Given N modular equations:

**A ≅ x _{1}mod(m_{1})**

.

.

**A ≅ x**

_{n}mod(m_{n})Find x in the equation

**A ≅ xmod(m**

_{1}*m_{2}*m_{3}..*m_{n})where m

_{i}is prime, or a power of a prime, and i takes values from 1 to n.

The input is given as two arrays, the first being an array containing values of each x_{i}, and the second array containing the set of values of each prime. m_{i}

Output an integer for the value of x in the final equation.

** Examples : **

Consider the two equations A ≅ 2mod(3) A ≅ 3mod(5)Input :2 3 3 5Output :8 Consider the four equations, A ≅ 3mod(4) A ≅ 4mod(7) A ≅ 1mod(9) (3^{2}) A ≅ 0mod(11)Input :3 4 1 0 4 7 9 11Output :1243

** Explanation :**

We aim to solve these equations two at a time. We take the first two equations, combine it, and use that result to combine with the third equation, and so on. The process of combining two equations is explained as follows, by taking example 2 for reference:

- A ≅ 3mod(4) and A ≅ 4mod(7) are the two equations that we are provided with at first. Let the resulting equation be some A
_{0}≅ x_{0}mod(m_{1}* m_{2}).- A
_{0}is given by m_{1}‘ * m_{1}* x_{0}+ m_{0}‘ * m_{0}* x_{1}

where m_{1}‘ = modular inverse of m_{1}modulo m_{0}and m_{0}‘ = modular inverse of m_{0}modulo m_{1} - We can calculate modular inverse using extended euclidean algorithm.
- We find x
_{0}to be A_{0}mod (m_{1}* m_{2}) - We get our new equation to be A ≅ 11mod(28), where A is 95

- A
- We now try to combine this with equation 3, and by a similar method, we get A ≅ 235mod(252), where A = 2503
- And finally, on combining this with equation 4, we get A ≅ 1243mod(2772) where A = 59455 and x = 1243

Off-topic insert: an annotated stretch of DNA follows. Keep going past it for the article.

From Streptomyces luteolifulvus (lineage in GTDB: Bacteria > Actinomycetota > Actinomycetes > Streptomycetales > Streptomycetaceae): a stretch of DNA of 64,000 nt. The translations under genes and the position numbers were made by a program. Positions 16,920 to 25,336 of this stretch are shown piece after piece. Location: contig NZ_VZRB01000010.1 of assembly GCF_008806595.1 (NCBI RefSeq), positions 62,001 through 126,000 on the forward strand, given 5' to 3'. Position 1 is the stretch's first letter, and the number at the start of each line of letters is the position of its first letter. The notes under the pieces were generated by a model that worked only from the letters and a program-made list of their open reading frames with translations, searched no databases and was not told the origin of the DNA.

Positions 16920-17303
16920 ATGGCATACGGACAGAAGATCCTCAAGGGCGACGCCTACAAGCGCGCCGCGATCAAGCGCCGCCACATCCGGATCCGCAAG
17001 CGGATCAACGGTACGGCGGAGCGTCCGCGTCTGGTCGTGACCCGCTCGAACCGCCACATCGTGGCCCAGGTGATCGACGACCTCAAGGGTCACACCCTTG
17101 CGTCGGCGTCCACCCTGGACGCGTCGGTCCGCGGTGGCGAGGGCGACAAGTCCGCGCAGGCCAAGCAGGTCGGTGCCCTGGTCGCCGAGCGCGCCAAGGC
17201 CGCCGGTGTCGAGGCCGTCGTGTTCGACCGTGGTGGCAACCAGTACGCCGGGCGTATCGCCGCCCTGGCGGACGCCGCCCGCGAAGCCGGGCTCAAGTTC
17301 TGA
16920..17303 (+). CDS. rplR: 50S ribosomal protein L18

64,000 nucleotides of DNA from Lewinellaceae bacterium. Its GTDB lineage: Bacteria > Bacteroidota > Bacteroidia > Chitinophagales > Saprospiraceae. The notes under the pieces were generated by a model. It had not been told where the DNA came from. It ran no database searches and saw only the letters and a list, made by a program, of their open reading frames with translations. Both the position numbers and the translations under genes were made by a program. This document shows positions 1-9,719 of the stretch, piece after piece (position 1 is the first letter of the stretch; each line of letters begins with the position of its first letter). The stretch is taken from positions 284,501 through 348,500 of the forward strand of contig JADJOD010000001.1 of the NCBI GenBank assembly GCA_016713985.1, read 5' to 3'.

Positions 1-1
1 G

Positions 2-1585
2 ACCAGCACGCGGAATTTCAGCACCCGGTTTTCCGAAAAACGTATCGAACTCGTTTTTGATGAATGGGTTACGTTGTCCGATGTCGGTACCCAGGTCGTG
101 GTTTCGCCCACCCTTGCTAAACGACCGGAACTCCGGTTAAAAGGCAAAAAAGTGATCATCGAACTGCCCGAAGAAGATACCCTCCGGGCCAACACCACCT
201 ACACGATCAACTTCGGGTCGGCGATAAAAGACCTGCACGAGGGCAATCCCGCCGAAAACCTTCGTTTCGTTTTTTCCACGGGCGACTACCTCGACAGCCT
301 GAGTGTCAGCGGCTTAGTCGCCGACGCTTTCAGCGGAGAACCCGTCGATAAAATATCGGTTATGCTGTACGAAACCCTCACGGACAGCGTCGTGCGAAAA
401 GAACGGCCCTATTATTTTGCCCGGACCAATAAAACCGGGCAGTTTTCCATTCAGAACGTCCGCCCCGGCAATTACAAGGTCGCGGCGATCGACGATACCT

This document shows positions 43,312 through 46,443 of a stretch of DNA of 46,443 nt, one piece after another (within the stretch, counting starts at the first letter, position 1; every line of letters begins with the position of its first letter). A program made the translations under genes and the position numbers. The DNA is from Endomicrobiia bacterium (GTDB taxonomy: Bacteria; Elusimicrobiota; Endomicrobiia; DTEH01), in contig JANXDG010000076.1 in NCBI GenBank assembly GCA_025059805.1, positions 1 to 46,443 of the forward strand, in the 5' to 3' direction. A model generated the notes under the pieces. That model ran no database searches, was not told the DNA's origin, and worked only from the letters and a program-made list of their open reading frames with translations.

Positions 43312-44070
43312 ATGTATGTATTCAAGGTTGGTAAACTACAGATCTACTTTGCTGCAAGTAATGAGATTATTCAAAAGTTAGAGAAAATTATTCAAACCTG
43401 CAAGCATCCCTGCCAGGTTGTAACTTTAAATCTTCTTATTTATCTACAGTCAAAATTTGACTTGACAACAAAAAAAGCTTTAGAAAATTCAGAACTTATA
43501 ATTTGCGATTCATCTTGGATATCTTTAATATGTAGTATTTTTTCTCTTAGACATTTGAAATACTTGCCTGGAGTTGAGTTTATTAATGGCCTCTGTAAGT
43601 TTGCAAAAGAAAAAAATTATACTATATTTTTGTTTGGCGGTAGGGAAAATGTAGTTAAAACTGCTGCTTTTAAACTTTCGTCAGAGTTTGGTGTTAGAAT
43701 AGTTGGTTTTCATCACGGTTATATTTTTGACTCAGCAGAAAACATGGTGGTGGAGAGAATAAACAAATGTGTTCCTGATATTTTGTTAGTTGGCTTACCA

We observe that 2772 is rightly equal to 4 * 7 * 9 * 11.

We have thus found the value of x for the final equation.

You can refer to Extended Euclidean Algorithm and Modular multiplicative inverse for extra information on these topics.

# Python 2.x program to combine modular equations # using Chinese Remainder Theorem # function that implements Extended euclidean # algorithm def extended_euclidean(a, b): if a == 0: return (b, 0, 1) else: g, y, x = extended_euclidean(b % a, a) return (g, x - (b // a) * y, y) # modular inverse driver function def modinv(a, m): g, x, y = extended_euclidean(a, m) return x % m # function implementing Chinese remainder theorem # list m contains all the modulii # list x contains the remainders of the equations def crt(m, x): # We run this loop while the list of # remainders has length greater than 1 while True: # temp1 will contain the new value # of A. which is calculated according # to the equation m1' * m1 * x0 + m0' # * m0 * x1 temp1 = modinv(m[1],m[0]) * x[0] * m[1] + \ modinv(m[0],m[1]) * x[1] * m[0] # temp2 contains the value of the modulus # in the new equation, which will be the # product of the modulii of the two # equations that we are combining temp2 = m[0] * m[1] # we then remove the first two elements # from the list of remainders, and replace # it with the remainder value, which will # be temp1 % temp2 x.remove(x[0]) x.remove(x[0]) x = [temp1 % temp2] + x # we then remove the first two values from # the list of modulii as we no longer require # them and simply replace them with the new # modulii that we calculated m.remove(m[0]) m.remove(m[0]) m = [temp2] + m # once the list has only one element left, # we can break as it will only contain # the value of our final remainder if len(x) == 1: break # returns the remainder of the final equation return x[0] # driver segment m = [4, 7, 9, 11] x = [3, 4, 1, 0] print crt(m, x)

Output1243

This theorem and algorithm has excellent applications. One very useful application is in calculating ^{n}C_{r} % m where m is not a prime number, and Lucas Theorem cannot be directly applied. In such a case, we can calculate the prime factors of m, and use the prime factors one by one as a modulus in our ^{n}C_{r} % m equation which we can calculate using Lucas Theorem, and then combine the resulting equations together using the above shown Chinese Remainder Theorem.

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